3. Columbus has five on-goal wins in their 7-1-0 run, and perhaps indicative of how close those games were, the Blue Jackets have rather pedestrian possession numbers over that span – 51.25 percent shot attempts-for at 5-on-5 (13th), 42.38 percent when ahead (25th), 55.81 when behind (11th).
4. One thing the Blue Jackets have done very well in the 7-1-0 stretch is avoid trips to the penalty box. No team in the span since November 11th has fewer penalty minutes than Columbus (32 minutes in eight games; Ottawa has the next fewest: 48 minutes in eight games).
5. Columbus is a remarkably inefficient team offensively. They rank 23rd in scoring offense through Thursday’s games (2.76 goals per game) despite ranking third in shots per game (35.0), leaving them with a 7.9 percent shooting percentage.
1. Evgeny Kuznetsov extended his team lead in scoring on home ice with his two goals on Thursday. He has 14 points at Capital One Arena this season, four goals and ten assists (Alex Ovechkin: 8-2-10). He is also tied for the team lead in power play goals (two, with Ovechkin) and leads in power play points (four).
2. It would surprise no one that Alex Ovechkin leads the club in total goals on home ice this season (eight), but who would have had Lars Eller and Jakub Vrana tied for second almost a third into the home schedule (three apiece)?
3. None of those eight goals by Ovechkin on home ice are game-winners. T.J. Oshie leads the team with two; Eller, Kuznetsov, Dmitry Orlov, John Carlson, and Devante Smith-Pelly have the others.
4. The Caps have the fourth-worst home power play on home ice through Thursday’s games (14.6 percent), and that penalty kill could use some work, too (76/.1 percent/21st).
5. Jay Beagle is not the best faceoff artist on home ice, but he can see the top from where he stands. Among 97 skaters taking at least 200 draws through Thursday, Beagle ranks third (65.1 percent). He is at 75.0 percent on home ice in shorthanded situations (30-for-40).
The Peerless’ Players to Ponder
Columbus: Markus Nutivaara
Some players take a steady, predictable path from amateur hockey to the NHL, and then there are the paths such as that taken by Markus Nutivaara. After climbing the amateur ladder in his native Finland, he was taken in the seventh round of the 2015 entry draft by Columbus, 189th overall and the 66th of 73 defensemen taken in that draft. Of some note, he was taken behind three defensemen selected by the Caps – Jonas Siegenthaler (second round/57th overall), Connor Hobbs (fifth/143rd), and Colby Williams (sixth/173rd) – none of whom have yet appeared in an NHL game. He remained in Finland for the 2015-2016 season and then skipped minor professional hockey altogether, landing a spot with the Blue Jackets last season. He acquitted himself well, going 2-5-7, plus-7, while averaging 13 minutes and change in 66 games, adding a goal and an assist in two postseason games. Through 20 games this season, Nutivaara has already set a career high in assists (eight) and points (nine). Five of those eight assists have come in road games, all of them in Blue Jacket wins (3-0-0). Nutivaara is without a point in four career games against the Caps and is a minus-3.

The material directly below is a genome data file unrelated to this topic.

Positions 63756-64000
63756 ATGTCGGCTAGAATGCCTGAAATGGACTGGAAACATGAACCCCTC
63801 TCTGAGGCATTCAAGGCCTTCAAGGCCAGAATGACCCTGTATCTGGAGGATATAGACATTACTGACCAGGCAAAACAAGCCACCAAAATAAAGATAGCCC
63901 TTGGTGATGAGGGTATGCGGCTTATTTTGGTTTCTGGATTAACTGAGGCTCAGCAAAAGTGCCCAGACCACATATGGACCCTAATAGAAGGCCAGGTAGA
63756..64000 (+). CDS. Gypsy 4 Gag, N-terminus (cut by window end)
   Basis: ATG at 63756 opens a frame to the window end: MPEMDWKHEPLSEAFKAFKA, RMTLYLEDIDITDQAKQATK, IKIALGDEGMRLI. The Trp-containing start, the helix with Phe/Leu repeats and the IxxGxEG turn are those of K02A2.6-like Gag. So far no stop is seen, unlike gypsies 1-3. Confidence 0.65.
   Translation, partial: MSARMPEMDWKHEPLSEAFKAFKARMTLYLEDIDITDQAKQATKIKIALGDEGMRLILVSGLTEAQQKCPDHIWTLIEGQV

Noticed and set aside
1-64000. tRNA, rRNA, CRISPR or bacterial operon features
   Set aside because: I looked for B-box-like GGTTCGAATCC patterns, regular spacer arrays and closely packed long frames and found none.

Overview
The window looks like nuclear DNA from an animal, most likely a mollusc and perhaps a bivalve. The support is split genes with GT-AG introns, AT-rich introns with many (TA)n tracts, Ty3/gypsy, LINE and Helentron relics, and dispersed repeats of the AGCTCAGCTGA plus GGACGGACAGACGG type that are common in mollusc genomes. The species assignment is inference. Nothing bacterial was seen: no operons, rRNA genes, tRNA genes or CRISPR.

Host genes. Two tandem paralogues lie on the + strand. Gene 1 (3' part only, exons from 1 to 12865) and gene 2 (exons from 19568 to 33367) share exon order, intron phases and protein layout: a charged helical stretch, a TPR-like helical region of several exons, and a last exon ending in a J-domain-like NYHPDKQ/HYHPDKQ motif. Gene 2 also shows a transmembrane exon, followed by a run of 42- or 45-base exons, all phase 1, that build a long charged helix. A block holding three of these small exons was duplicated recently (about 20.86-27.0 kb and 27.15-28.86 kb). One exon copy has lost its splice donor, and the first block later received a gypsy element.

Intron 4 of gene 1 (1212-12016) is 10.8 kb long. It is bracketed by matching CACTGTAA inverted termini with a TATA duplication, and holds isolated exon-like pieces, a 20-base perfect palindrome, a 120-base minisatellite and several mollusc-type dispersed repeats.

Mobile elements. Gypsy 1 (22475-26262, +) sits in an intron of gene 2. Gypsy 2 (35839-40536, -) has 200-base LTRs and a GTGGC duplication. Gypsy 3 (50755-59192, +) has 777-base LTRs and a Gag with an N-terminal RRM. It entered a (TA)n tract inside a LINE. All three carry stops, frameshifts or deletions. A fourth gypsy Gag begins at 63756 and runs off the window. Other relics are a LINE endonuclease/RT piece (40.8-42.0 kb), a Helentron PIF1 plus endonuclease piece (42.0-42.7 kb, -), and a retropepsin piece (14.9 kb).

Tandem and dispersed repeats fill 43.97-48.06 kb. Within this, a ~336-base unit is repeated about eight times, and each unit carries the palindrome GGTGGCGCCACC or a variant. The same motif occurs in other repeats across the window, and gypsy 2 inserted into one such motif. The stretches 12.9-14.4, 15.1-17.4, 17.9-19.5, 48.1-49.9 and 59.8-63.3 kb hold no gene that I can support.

Washington: Matt Niskanen
Since returning to the lineup after suffering a hand injury earlier this season, Matt Niskanen has three assists, but has not yet found the back of the net himself in eight games. He had not rustled the twine in the five games leading up to his injury, either. He has worked himself back into a heavier ice-time workload, topping 20 minutes in each of his last six games and logging more than 24 minutes in two of his last three contests. After he put five shots on goal in the 5-2 loss to Los Angeles on Thursday, tying his high for the year, one gets the feeling he’s getting close to breaking through. Niskanen has not been an especially prolific goal scorer with the Caps in three-plus years (four, five, and five goals before this season), but getting some contributions can only help with what has been an inconsistent offense. What he has been since coming back from injury is a rather solid possession performer, an individual 55.73 percent shot-attempts for at 5-on-5 in eight games. Niskanen is 1-13-14, plus-14, in 33 career games against Columbus.
In the end…
This is likely to be one of those games in which one team will seek to impose its will on the other. For the Blue Jackets, that means a low-scoring, leave-it-up-to-Bob sort of game. Columbus has the best one-goal game record in the league (9-0-1) and one of only two teams not to lose a one-goal game in regulation this season (Winnipeg is 5-0-4). The Caps will look to spring some guys in a cry stretch for productive nights. Nicklas Backstrom does not yet have a goal on home ice this season, nor does Tom Wilson; T.J. Oshie does not have one in his last four home contests. If you read this space, you can probably guess who wins the contest of wills.
Capitals 3 – Blue Jackets 1